Concomitant bariatric and ventral/incisional hernia surgery in morbidly obese patients
- First Online:
- Cite this article as:
- Raziel, A., Sakran, N., Szold, A. et al. Surg Endosc (2014) 28: 1209. doi:10.1007/s00464-013-3310-z
Ventral hernias are not uncommon in the bariatric population. Their management is technically demanding and remains controversial. Hernia complications can be lethal after bariatric surgery (BS). We herein report our experience with concomitant BS and ventral hernia repair (VHR).
We performed a retrospective analysis of a prospectively maintained database queried for combined procedures. Hernias were repaired after complete reduction (when the defect was not empty) using a dual mesh fixed to the abdominal wall with absorbable tackers. Data collected included demographics, anthropometrics, co-morbidities, peri-operative course, and intermediate weight loss and co-morbidity status.
Between 2007 and 2012, a total of 54 patients (34 females, mean body mass index 44.2 kg/m2) underwent concomitant BS and VHR. The vast majority of procedures were laparoscopic sleeve gastrectomies (N = 48; 89 %). Others included laparoscopic Roux-en-y gastric bypass (RYGB), open RYGB, and laparoscopic gastric banding (two each). Six patients had complications (11 %): three leaks, two abdominal wall hematomas, and one pulmonary embolism. Hernia recurrence was noted in one patient (1.8 %). Average excess weight loss post-surgery was 49.9 ± 10.3 and 57.7 ± 9.2 % at 6 and 12 months, respectively. The total number of pre-operative co-morbidities was 110. At 12-month follow-up, 50 % (N = 56) were completely resolved and 38 % (N = 42) were improved.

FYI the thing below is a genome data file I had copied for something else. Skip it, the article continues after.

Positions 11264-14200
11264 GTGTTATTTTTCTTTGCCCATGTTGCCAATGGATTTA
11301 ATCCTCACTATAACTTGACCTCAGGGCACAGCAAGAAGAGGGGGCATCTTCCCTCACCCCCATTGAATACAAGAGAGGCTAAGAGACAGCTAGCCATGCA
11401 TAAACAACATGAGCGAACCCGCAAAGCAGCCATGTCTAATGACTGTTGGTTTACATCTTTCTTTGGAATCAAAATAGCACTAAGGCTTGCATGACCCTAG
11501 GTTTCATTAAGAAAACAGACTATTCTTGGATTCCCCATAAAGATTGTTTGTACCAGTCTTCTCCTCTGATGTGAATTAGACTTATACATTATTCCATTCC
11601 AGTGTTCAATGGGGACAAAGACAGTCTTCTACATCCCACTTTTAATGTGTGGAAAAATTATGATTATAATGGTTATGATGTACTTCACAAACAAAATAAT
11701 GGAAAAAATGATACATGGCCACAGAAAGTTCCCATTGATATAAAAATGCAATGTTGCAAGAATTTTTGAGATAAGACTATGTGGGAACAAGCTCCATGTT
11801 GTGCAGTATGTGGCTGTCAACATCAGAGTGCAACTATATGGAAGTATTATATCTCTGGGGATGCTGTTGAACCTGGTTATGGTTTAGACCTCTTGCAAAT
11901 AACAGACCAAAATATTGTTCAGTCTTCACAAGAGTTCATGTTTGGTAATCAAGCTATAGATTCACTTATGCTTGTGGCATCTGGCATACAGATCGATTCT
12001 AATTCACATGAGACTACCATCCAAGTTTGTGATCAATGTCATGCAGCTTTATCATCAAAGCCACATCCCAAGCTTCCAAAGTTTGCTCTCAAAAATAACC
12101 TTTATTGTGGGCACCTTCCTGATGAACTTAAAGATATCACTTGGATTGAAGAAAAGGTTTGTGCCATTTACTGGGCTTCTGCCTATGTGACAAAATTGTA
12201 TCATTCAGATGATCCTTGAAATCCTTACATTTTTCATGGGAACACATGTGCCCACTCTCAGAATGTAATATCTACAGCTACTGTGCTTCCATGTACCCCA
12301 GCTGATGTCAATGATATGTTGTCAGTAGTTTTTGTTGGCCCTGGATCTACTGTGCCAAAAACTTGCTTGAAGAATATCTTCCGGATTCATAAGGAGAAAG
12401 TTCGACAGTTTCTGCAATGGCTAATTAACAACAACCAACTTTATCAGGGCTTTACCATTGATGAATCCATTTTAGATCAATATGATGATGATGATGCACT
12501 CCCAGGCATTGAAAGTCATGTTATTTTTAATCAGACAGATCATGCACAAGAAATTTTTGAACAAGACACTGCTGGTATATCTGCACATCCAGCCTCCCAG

Concomitant BS and VHR is feasible and safe, obviating the need for two separate procedures while not hampering the outcome of either. Complication rates for the combined surgery do not seem to be adversely affected.